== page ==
Fluticasone nasal Side Effects

Not all side effects for fluticasone nasal may be reported. You should always consult a doctor or healthcare professional for medical advice. Side effects can be reported to the FDA here.

For the Consumer

Applies to fluticasone nasal: nasal spray

Along with its needed effects, fluticasone nasal may cause some unwanted effects. Although not all of these side effects may occur, if they do occur they may need medical attention.

Check with your doctor as soon as possible if any of the following side effects occur while taking fluticasone nasal:

More common
  • Bloody mucus or unexplained nosebleeds
  • cough
  • headache
  • nausea
  • shortness of breath
  • vomiting
Less common
  • Diarrhea
  • dizziness
  • excessive mucus
  • fever
  • general aches and pains
  • loss of appetite
  • stomach pain
  • weakness
  • runny nose
  • White patches inside nose or throat
Symptoms of overdose
  • Blindness
  • blurred vision
  • bone fractures
  • excess facial hair growth in females
  • fullness of face, neck, and trunk
  • high blood pressure
  • impotence in males
  • increased thirst or urination
  • lack of menstrual periods
  • muscle wasting
  • weakness

Some side effects of fluticasone nasal may occur that usually do not need medical attention. These side effects may go away during treatment as your body adjusts to the medicine. Also, your health care professional may be able to tell you about ways to prevent or reduce some of these side effects. Check with your health care professional if any of the following side effects continue or are bothersome or if you have any questions about them:

More common
  • Burning, dryness, or other irritation inside the nose
  • sore throat
Less common
  • Runny nose

For Healthcare Professionals

Applies to fluticasone nasal: nasal spray


Endocrine side effects have included suppression of the hypothalamic-pituitary-adrenal axis. The risk of adrenal suppression is less than that associated with systemic corticosteroids and should be of concern only when using higher than recommended doses. Slight suppression of plasma cortisol has been noted following 250 mcg intranasal doses of fluticasone.

Due to extensive first-pass metabolism of fluticasone to an inactive carboxylic acid, significant systemic effects are not expected from any amount of the drug that may be swallowed via intranasal administration of normally recommended dosages. In one study involving 61 patients, no significant difference was demonstrated in the hypothalamic-pituitary-adrenal axis function among patients given intranasal fluticasone 200 mcg/day or placebo for 1 year.


Local side effects have included nasal irritation including burning, dryness, and soreness in 1% to 6% of patients. Nose bleed has been reported in up to 15% of treated patients and sore throat in 2%. Intranasal fluticasone may also cause sneezing. Nasal ulcerations and Candida albicans infections have been reported. Alteration or loss of sense of taste or smell has been reported rarely. Nasal septal perforation and impaired wound healing has also been reported.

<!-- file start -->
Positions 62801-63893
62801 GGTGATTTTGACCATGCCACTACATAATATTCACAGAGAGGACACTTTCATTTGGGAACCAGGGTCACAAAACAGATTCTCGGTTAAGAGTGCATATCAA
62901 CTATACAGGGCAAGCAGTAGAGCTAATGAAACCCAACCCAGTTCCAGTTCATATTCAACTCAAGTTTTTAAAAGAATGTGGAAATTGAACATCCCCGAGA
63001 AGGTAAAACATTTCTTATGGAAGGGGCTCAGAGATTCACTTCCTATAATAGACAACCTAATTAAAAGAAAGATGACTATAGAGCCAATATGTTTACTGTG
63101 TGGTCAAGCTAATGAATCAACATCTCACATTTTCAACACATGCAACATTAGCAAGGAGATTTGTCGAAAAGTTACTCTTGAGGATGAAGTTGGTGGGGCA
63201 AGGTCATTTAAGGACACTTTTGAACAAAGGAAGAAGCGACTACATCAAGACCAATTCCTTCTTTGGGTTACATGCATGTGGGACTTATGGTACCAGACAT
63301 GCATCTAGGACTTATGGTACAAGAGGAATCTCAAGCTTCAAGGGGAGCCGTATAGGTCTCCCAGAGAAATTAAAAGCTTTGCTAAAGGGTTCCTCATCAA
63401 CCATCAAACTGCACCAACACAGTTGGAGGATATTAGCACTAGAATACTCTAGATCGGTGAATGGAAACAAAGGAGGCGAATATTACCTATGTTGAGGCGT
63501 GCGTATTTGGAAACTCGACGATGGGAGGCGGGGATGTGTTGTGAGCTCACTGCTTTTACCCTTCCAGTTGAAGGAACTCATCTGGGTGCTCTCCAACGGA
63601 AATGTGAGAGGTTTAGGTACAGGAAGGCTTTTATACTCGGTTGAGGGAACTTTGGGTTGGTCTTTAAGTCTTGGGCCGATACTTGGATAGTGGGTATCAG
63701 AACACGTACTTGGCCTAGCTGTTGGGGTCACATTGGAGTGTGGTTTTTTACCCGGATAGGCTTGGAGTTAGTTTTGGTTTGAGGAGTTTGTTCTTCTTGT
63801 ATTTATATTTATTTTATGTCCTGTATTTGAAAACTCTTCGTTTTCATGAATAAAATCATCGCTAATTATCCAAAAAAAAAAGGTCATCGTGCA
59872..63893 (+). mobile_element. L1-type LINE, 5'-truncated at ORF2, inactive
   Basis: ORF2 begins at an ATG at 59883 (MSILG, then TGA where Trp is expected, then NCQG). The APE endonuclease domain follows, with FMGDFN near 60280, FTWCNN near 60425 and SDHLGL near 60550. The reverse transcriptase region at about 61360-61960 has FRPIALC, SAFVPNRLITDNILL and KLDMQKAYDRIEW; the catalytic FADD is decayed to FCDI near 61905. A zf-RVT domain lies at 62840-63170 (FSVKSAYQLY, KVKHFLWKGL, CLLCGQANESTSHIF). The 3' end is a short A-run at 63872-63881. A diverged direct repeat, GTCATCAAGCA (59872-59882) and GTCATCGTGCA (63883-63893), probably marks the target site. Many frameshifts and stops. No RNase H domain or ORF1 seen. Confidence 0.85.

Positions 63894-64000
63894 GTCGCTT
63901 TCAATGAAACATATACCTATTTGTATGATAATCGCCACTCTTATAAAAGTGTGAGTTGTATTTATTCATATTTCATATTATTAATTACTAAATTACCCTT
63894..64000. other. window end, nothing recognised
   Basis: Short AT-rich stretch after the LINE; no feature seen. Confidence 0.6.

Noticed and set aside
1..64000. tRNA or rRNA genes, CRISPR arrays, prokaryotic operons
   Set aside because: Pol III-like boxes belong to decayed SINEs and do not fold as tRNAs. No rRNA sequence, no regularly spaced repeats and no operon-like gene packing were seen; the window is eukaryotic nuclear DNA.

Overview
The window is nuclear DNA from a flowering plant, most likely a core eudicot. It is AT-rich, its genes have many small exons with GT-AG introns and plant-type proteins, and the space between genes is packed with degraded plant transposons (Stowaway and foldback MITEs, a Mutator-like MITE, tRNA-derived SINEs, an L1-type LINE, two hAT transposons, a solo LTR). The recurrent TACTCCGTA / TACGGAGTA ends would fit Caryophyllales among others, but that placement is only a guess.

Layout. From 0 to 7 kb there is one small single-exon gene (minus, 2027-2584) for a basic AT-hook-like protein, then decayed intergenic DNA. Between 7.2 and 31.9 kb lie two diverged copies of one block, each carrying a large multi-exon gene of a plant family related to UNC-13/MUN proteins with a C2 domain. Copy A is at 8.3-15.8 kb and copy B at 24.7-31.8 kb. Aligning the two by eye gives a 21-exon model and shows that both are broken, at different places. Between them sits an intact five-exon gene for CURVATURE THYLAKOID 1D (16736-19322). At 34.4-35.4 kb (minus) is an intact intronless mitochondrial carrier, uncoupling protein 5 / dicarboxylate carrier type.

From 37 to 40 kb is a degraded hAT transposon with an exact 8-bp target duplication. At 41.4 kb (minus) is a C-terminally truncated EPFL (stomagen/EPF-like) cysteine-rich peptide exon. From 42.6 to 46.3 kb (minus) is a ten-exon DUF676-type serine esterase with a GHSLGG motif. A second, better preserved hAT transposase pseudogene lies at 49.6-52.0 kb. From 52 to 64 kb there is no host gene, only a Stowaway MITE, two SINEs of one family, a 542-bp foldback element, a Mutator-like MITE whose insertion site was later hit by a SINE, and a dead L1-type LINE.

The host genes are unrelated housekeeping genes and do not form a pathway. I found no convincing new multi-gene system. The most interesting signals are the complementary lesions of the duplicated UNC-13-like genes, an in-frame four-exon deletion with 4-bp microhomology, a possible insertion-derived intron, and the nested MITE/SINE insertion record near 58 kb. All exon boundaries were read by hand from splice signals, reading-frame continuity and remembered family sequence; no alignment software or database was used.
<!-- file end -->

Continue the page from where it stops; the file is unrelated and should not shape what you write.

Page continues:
Nervous system

Nervous system adverse effects have included headache in 2% to 4% of patients. Some studies have reported headache in as many as 32% of patients. Dizziness has also been reported.


Gastrointestinal side effects have included nausea, vomiting, and dry mouth.


Hypersensitivity side effects have included postmarketing reports of a systemic eosinophilic condition. Clinical features of this condition have included a vasculitis consistent with Churg-Strauss syndrome, vasculitic rash, worsening pulmonary symptoms, cardiac complications, and/or neuropathy. These events have usually been associated with a reduction and/or discontinuation of oral corticosteroid therapy following introduction of fluticasone.

Rarely, hypersensitivity reactions have been reported including angioedema, rash, face and tongue edema, pruritus, urticaria, bronchospasm, wheezing, dyspnea and anaphylaxis.

Cases of serious eosinophilic conditions also have been reported with other inhaled corticosteroids in this clinical setting.


Ocular side effects have included reports of cataracts and posterior capsular cataracts.


In 1993, the American Academy of Allergy and Immunology (AAAI) requested that the FDA review its decision regarding the labeled risks of the use of inhaled corticosteroids during severe viral infections. The AAAI's request was based on the lack of data linking inhaled corticosteroids to increases in complications of viral infections.

The danger of infections from immune suppression associated with inhaled corticosteroids has been debated. No conclusive evidence is available to support an increase in tuberculosis or viral infections in patients receiving inhaled fluticasone.


Respiratory side effects have included epistaxis, ulcerations, Candida albicans infection, impaired wound healing, and nasal septal perforation.

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